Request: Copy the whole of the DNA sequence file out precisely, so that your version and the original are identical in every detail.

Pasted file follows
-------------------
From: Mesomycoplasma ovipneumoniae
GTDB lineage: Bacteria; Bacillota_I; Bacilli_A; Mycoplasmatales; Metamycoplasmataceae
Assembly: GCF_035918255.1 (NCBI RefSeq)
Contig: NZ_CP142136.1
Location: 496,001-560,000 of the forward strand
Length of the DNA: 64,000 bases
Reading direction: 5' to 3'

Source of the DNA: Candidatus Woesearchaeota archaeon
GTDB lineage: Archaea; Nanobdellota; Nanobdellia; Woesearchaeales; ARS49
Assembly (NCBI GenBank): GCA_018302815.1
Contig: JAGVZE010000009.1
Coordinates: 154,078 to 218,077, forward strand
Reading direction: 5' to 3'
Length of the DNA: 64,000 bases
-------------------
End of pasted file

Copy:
From: Mesomycoplasma ovipneumoniae
GTDB lineage: Bacteria; Bacillota_I; Bacilli_A; Mycoplasmatales; Metamycoplasmataceae
Assembly: GCF_035918255.1 (NCBI RefSeq)
Contig: NZ_CP142136.1
Location: 496,001-560,000 of the forward strand
Length of the DNA: 64,000 bases
Reading direction: 5' to 3'

Source of the DNA: Candidatus Woesearchaeota archaeon
GTDB lineage: Archaea; Nanobdellota; Nanobdellia; Woesearchaeales; ARS49
Assembly (NCBI GenBank): GCA_018302815.1
Contig: JAGVZE010000009.1
Coordinates: 154,078 to 218,077, forward strand
Reading direction: 5' to 3'
Length of the DNA: 64,000 bases